15 May 2009

That sinking feeling...

Before deploying, I took the cheap route and picked up a used holster for my 9mm pistol that I carry with me in the cockpit as a backup to the M-4 rifle. As time went on, and the holster became increasingly exposed to the elements, it began to look a little worse for wear. Unbeknownst to me, the little snap that was supposed to fasten the holster had fallen off, so I was essentially running around with a loose 9mm pistol.

How I found out about this is actually kind of funny--I was flying along, minding my own business, when I heard a slight "ker-thunk" behind me. With crew chiefs constantly moving equipment around in the cabin, re-positioning machine guns, and closing windows, I paid the little "ker-thunk" no mind. That was until I adjusted myself in my seat and realized that I couldn't feel the reassuring metal of the 9mm pressed against me.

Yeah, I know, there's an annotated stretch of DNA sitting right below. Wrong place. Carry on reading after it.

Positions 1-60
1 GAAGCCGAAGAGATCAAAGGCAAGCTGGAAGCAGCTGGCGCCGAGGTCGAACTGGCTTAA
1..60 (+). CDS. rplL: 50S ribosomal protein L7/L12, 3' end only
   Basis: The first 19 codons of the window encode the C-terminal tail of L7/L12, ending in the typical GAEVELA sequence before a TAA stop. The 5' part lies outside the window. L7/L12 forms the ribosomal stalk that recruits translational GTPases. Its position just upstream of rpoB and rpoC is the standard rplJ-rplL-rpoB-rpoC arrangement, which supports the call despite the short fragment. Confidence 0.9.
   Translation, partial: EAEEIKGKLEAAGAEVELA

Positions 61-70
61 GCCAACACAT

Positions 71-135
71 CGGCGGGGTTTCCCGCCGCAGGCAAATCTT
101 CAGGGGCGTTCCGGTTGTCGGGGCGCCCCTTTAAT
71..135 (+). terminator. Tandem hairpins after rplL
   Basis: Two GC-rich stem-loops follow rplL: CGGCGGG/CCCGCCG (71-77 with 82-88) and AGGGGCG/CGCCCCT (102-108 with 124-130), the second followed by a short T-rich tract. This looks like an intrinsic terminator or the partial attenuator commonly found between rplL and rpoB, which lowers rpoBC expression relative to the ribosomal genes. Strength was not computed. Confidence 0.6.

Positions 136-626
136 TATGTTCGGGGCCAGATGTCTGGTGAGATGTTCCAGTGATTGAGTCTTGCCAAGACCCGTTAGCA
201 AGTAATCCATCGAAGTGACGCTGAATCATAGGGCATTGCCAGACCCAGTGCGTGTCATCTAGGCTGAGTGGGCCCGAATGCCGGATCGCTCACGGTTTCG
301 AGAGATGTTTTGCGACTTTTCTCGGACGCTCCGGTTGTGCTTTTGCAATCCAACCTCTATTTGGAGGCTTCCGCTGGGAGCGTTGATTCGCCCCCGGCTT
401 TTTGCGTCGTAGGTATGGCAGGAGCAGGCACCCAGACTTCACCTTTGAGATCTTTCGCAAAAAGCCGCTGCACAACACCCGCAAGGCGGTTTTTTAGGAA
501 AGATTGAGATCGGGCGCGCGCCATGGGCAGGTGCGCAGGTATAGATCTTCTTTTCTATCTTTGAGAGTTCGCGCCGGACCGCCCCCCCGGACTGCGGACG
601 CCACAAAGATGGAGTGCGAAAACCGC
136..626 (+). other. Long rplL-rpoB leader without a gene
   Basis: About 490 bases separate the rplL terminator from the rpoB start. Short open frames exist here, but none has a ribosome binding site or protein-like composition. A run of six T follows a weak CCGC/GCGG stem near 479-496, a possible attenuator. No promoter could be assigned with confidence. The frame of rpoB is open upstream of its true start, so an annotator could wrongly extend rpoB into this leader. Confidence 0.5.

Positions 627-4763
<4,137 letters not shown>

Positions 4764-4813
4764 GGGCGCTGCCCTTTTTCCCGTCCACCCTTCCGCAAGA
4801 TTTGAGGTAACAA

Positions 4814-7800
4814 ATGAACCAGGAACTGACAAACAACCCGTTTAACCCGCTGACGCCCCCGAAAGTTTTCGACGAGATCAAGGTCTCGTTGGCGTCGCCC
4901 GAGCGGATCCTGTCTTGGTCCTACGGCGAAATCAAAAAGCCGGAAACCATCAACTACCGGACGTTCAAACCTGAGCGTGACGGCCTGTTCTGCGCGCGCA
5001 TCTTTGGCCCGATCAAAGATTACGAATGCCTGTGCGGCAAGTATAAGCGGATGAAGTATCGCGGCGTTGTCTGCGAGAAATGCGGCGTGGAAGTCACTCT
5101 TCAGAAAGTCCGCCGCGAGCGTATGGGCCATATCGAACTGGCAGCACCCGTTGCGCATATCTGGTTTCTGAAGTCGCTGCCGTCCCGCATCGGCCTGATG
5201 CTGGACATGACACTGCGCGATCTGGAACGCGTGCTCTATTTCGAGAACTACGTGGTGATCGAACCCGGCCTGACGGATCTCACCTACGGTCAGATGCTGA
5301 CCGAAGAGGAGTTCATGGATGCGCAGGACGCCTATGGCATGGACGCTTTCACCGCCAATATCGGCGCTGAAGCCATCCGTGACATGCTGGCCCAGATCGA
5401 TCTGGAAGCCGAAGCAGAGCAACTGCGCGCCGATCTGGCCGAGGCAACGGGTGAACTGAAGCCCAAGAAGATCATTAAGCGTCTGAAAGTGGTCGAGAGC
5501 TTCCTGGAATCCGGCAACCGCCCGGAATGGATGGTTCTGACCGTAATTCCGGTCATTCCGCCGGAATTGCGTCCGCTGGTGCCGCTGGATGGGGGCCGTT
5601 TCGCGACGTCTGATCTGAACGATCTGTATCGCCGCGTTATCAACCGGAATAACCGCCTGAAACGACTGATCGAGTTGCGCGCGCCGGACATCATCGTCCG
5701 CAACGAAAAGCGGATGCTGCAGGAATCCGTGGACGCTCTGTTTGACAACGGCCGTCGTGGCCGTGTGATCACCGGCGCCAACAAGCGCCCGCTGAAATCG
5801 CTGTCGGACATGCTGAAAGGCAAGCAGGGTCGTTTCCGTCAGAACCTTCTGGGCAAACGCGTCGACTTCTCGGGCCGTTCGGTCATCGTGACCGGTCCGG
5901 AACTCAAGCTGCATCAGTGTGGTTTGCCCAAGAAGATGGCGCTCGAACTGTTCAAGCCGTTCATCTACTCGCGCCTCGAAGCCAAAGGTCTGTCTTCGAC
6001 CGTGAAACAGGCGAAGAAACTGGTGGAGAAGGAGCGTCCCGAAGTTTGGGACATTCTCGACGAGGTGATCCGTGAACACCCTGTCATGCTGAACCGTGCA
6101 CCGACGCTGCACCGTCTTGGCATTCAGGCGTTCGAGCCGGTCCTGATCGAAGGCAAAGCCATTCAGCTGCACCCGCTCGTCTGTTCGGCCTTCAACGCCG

I began to panic. Frantically, I searched the seat and adjacent floorboard to no avail. My heart instantly sank into my stomach as I suddenly began to think that, yes, I had now become "that guy" that lost a pistol while flying through the sky. I tried to remember when I heard the "ker-thunk", and calculated it to be several miles back--good luck finding a pistol in the middle of the desert. I had flashbacks of playing "Hands Across Fort Bragg" after a particularly unlucky night jump when a Soldier had accidentally jettisoned his M-16 rifle in the middle of the air. Would we comb the desert for a pistol in a hostile country?

Thankfully, after a little contorting, I realized that the pistol had merely fallen underneath the seat and into the maze of circuits and wires in the nose of the aircraft. That was a relief. It also marked the time that I realized that I needed a new holster. And a lanyard for the pistol might be a welcome addition as well...

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